(p. 1D) Cosentry’s regional data center footprint has grown far from its “humble beginnings” 12 years ago of just 4,000 square feet in the old Southroads Mall in Bellevue.

“Everyone saw it as a mall that was in deterioration, and I walked in and saw the most beautiful building in Omaha,” co-founder Manny Quevedo said, (p. 3D) remembering solid walls and below-grade space for computer systems.
Investments from Omaha firms Waitt Co. and McCarthy Capital along the way helped the firm grow; it was sold in 2011 to Boston private equity firm TA Associates but still has its headquarters at 127th Street and West Dodge Road.
. . .
The company’s workforce has approximately doubled in the last five years to nearly 200, more than half of them in Nebraska, and will continue to grow gradually with the expansion as Cosentry hires more engineers and technicians, Quevedo said.
Today the company has six data centers, including two each in the Kansas City and Sioux Falls, S.D., metropolitan areas. If you use utilities or health care services or do any shopping or banking in the region, there’s a chance some of your information has been stored or processed through Cosentry’s servers.
Cosentry started with what Quevedo said was a handful of clients and grew to hundreds within its first five years.
. . .
(p. 3D) Cosentry Timeline
2001: With investment from Waitt Co., Cosentry is started by Manny Quevedo and Kevin Dohrmann, former employees of InaCom, the former Omaha Fortune 500 computer dealer that began as a division of Valmont Industries but merged with VanStar of Atlanta in 2000 and later declared bankruptcy. Cosentry creates a data center in Bellevue.
2005: Cosentry, also called IPR Inc., sold its IP Revolution division to a Kansas firm, Choice Solutions. IP Revolution sold voice and data communications services and systems. Cosentry doubles the size of its Bellevue data center and expands to the Kansas City and Sioux Falls, S.D., markets.
2008: Omaha investment firm McCarthy Capital invests in the firm. At the time, Cosentry had 95 employees.
2010: Cosentry cuts the ribbon on the $26 million Midlands Data Center in Papillion, a joint project with Alegent Health, which uses the center to store electronic medical records.
2011: Boston investment firm TA Associates buys Cosentry for an undisclosed amount from McCarthy and Waitt. The local management team continues to operate and have an ownership stake in Cosentry. The firm expands with second data centers in both the Sioux Falls and Kansas City markets.
2013: Cosentry refinances its credit facilities to provide up to $100 million to enable expansion, including the expansion of the Midlands Data Center. Today, Cosentry has nearly 200 employees and six data centers in three metropolitan areas.

For the full story, see:
Barbara Soderlin. “A Growing Tech Footprint: As Businesses’ Data Storage Needs Expand, Cosentry Adds to Its Papillion Center.” Omaha World-Herald (MONDAY, AUGUST 26, 2013): 1D & 3D.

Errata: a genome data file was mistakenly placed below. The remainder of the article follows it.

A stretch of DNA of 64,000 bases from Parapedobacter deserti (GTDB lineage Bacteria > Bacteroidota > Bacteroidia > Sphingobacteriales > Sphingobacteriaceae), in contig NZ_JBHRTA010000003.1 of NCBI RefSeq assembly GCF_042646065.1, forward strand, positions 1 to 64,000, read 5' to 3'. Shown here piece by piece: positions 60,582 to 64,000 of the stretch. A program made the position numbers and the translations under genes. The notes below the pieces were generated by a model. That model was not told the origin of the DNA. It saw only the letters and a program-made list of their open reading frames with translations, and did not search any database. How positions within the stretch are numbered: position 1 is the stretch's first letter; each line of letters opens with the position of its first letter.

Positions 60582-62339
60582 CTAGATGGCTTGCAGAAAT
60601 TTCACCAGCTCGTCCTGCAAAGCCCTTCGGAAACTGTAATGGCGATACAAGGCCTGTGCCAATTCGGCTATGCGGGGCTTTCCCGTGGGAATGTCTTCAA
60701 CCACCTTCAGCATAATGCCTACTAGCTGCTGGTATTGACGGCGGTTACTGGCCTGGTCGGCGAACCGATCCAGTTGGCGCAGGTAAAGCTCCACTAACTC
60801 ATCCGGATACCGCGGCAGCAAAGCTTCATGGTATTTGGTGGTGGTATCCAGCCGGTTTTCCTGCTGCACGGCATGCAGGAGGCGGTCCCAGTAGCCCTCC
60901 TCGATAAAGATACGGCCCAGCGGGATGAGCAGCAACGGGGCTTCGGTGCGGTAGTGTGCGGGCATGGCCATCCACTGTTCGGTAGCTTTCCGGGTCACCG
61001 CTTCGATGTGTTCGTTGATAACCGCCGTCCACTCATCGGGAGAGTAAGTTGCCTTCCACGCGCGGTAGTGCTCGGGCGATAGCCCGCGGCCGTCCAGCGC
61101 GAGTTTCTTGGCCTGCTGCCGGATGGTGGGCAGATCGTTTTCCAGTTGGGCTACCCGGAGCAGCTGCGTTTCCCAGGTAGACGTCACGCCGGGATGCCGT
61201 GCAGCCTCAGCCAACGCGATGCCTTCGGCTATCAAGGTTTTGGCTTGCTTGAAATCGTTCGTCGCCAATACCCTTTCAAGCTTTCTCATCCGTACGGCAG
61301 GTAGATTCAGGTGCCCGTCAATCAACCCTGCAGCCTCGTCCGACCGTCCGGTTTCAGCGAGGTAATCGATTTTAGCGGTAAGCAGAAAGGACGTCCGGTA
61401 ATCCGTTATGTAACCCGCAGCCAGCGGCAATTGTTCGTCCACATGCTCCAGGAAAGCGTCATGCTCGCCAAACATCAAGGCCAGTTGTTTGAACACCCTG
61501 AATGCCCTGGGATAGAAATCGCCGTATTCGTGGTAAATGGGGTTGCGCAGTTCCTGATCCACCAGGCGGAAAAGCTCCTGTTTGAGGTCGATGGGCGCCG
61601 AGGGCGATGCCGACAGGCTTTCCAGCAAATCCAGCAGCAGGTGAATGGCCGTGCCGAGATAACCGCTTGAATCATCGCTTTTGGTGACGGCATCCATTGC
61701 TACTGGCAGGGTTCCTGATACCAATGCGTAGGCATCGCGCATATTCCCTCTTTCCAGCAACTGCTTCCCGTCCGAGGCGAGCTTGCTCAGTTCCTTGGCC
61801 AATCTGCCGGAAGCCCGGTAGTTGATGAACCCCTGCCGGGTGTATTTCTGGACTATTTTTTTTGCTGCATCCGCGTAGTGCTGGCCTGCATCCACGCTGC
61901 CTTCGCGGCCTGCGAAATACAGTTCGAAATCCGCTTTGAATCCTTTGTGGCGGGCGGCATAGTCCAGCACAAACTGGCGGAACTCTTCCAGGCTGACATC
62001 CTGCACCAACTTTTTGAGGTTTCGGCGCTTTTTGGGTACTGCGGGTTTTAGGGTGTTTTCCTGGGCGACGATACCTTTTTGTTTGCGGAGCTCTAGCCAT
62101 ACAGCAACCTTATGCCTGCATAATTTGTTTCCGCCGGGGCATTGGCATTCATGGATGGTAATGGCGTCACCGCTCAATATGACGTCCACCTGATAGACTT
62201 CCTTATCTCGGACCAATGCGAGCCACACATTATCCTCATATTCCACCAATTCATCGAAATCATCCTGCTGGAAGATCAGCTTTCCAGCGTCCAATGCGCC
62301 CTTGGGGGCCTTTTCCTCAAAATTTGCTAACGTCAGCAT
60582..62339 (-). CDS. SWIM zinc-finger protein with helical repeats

(Note: ellipses added; bold in original print version of article.)
(Note: the online version of the article has the title “As Businesses’ Data Storage Needs Expand, Cosentry Adds to Its Papillion Center.”)

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“Scott Capps of Cosentry’s Papillion data center with the cooling system that helped Cosentry earn an Energy Star certification, which is given by the Environmental Protection Agency based on energy efficiency and lower emissions. It’s the only data center in Nebraska with the certification.” Source of caption and photo: the archive online version of the Omaha World-Herald article quoted and cited above.

Google’s Redundant, Fault-Tolerant System Worked with Cheap, Low-Quality, Failure-Prone Equipment

(p. 183) Google was a tough client for Exodus; no company had ever jammed so many servers into so small an area. The typical practice was to put between five and ten servers on a rack; Google managed to get eighty servers on each of its racks. The racks were so closely arranged that it was difficult for a human being to squeeze into the aisle between them. To get an extra rack in, Google had to get Exodus to temporarily remove the side wall of the cage. “The data centers had never worried about how much power and AC went into each cage, because it was never close to being maxed out,” says Reese. “Well, we completely maxed out. It was on an order of magnitude of a small suburban neighborhood,” Reese says. Exodus had to scramble to install heavier circuitry. Its air-conditioning was also overwhelmed, and the colo bought a portable AC truck. They drove the eighteen-wheeler up to the colo, punched three holes in the wall, and pumped cold air into Google’s cage through PVC pipes.
. . .
The key to Google’s efficiency was buying low-quality equipment dirt cheap and applying brainpower to work around the inevitably high failure rate. It was an outgrowth of Google’s earliest days, when Page and Brin had built a server housed by Lego blocks. “Larry and Sergey proposed that we design and build our own servers as cheaply as we can– massive numbers of servers connected to a high-speed network,” says Reese. The conventional wisdom was that an equipment failure should be regarded as, well, a failure. Generally the server failure rate was between 4 and 10 percent. To keep the failures at the lower end of the range, technology companies paid for high-end equipment from Sun Microsystems or EMC. “Our idea was completely opposite,” says Reese. “We’re going to build hundreds and thousands of cheap servers knowing from the get-go that a certain percentage, maybe 10 percent, are going to fail,” says Reese. Google’s first CIO, Douglas Merrill, once noted that the disk drives Google purchased were “poorer quality than you would put into your kid’s computer at home.”